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Wednesday, October 10, 2018

Unlawful Retaliation: Employer Liability not Limited to Current Employers

by Gregory Williams, Esq. | Under Washington Law Against Discrimination, is the definition of employer (RCW 49.60.210(1)) limited to the plaintiff's current employer when pursuing a claim of unlawful retaliationHere's my point of view (NOTE: please read our DISCLAIMER before proceeding).


WASHINGTON LAW AGAINST DISCRIMINATION

Under WLAD, it's an unfair practice, with very few exceptions, for an employer to refuse to hire any person, to discharge or bar any person from employment, or to discriminate against any person in compensation or in other terms and conditions of employment because of age (40+); sex (including pregnancy); marital status; sexual orientation (including gender identity); race; color; creednational originhonorably discharged veteran or military statusHIV/AIDS and hepatitis C status; the presence of any sensory, mental, or physical disability or the use of a trained dog guide or service animal by a person with a disability; and state employee or health care whistleblower status.

It's also an unfair practice for an employer to retaliate against an employee, because the employee complained about job discrimination or assisted with a job discrimination investigation or lawsuit. See RCW 49.60.210(1). The meaning of the term "employer" is unclear.


WLAD DEFINITION OF EMPLOYER

The WLAD definition of the term "employer" is found under RCW 49.60.040(11) and states as follows:
(11) "Employer" includes any person acting in the interest of an employer, directly or indirectly, who employs eight or more persons, and does not include any religious or sectarian organization not organized for private profit.
Id. The issue is whether this definition only applies to current employers? For example, will WLAD prohibit retaliatory discrimination against job applicants by prospective employers? The Washington State Supreme Court in Certification From the U.S. District Court for the Eastern District of WA in Jin Zhu v. North Central Educational Service District-ESD 171, 404 P.3d 504 (Wash. 2017), addressed this very issue.


CERT. FROM U.S. DISTRICT COURT FOR EASTERN DIST. OF WA in JIN ZHU v. NORTH CENTRAL EDUCATIONAL SERVICE DISTRICT--ESD 171

In Cert. From U.S. District Court for Eastern Dist. of WA in Jin Zhu v. North Central Educational Service District-ESD 171, the plaintiff (Zhu) was a job applicant who claimed that "a prospective employer refused to hire [him] in retaliation for prior opposition to discrimination against a different employer[.]" See id. at 506. Zhu subsequently filed suit against the prospective employer in federal district court alleging, inter alia, that it violated WLAD's antiretaliation statute, RCW 49.60.210(1).

Plaintiff Zhu ultimately "prevailed on his WLAD antiretaliation claim and was awarded damages." Id. at 507. The defendant (ESD 171) then filed a motion asking, inter alia, "that the district court certify to . . . [the Washington State Supreme Court] the question of RCW 49.60.210(1)'s scope." Id. Accordingly, "the district court granted the motion in part and certified the following question regarding the scope of RCW 49.60.210(1) to . . . [the Washington State Supreme Court]:"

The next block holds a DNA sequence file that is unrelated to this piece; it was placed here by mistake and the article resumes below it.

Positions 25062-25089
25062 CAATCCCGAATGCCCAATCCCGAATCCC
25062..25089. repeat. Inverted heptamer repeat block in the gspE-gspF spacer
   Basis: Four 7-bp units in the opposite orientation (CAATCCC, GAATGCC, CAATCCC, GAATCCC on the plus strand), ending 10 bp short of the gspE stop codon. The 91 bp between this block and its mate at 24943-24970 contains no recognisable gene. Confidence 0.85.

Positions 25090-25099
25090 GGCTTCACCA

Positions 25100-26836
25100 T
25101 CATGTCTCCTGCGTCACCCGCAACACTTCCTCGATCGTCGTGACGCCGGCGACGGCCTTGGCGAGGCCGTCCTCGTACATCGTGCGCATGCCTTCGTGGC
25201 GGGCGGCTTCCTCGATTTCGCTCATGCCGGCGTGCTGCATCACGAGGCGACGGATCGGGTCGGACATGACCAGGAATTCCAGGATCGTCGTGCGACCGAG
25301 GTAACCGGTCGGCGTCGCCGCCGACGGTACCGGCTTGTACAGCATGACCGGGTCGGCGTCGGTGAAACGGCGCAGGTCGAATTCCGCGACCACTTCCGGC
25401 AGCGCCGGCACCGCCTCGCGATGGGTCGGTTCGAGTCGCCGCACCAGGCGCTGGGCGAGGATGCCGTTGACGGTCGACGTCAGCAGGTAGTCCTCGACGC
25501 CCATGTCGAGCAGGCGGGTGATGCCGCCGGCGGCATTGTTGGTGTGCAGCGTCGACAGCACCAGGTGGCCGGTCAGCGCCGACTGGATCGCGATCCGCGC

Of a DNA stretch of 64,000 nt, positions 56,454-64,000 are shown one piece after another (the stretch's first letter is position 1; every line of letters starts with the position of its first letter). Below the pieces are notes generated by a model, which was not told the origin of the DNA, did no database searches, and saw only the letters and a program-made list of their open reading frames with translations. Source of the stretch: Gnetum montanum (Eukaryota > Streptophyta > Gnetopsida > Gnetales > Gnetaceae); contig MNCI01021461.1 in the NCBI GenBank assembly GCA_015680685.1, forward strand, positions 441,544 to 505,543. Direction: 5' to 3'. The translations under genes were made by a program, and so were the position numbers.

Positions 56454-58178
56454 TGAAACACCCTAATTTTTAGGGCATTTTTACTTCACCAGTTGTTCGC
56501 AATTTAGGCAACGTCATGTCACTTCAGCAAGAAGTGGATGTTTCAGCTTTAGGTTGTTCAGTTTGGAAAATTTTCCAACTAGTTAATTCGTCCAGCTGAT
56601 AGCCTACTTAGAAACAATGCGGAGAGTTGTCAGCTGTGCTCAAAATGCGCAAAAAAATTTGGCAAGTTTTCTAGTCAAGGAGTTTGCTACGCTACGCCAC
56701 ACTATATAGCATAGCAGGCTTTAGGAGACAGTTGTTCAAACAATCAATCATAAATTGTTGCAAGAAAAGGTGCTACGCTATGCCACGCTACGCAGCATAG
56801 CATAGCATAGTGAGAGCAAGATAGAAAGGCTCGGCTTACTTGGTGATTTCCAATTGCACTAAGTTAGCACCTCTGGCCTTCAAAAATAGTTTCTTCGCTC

Does RCW 49.60.210(1) create a cause of action for job applicants who claim a prospective employer refused to hire them in retaliation for prior opposition to discrimination against a different employer?
Id. (internal quotation marks omitted).


DEFINITION OF EMPLOYER NOT LIMITED TO CURRENT EMPLOYER

The Washington State Supreme Court answered the certified question in Zhu affirmatively and addressed the plain language and scope of WLAD's antiretaliation provision, WLAD's definition of employer, and the policy of WLAD. The Court ultimately held that "[i]n accordance with the plain language of the Washington Law Against Discrimination, Chpater 49.60 RCW, retaliatory discrimination against job applicants by prospective employers is prohibited by RCW 49.60.210(1)"; therefore, Zhu stated a valid cause of action based on his claim of unlawful retaliation. See Id. at 506. 

During its analysis, the Court also expounded on WLAD's definition of the term "employer" as follows: 
[The WLAD definition of employer (RCW 49.60.040(11))] clearly includes prospective employers, and nothing about the statutory context indicates that 'any employer' means something different for purposes of the antiretaliation statute than it does for the purposes of the rest of WLAD.
. . .
Id. at 509 (emphasis added).


CONCLUSION

Under Washington Law Against Discrimination, the definition of employer is not limited to the plaintiff's current employer when pursuing a claim of unlawful retaliation; prospective employers are also included.


LEARN MORE

If you would like to learn more, then consider contacting an experienced Washington State Employment Discrimination Attorney as soon as possible to discuss your case. Please note: the information contained in this article is not offered as legal advice and will not form an attorney-client relationship with either this author or Williams Law Group, PS; please see our DISCLAIMER.

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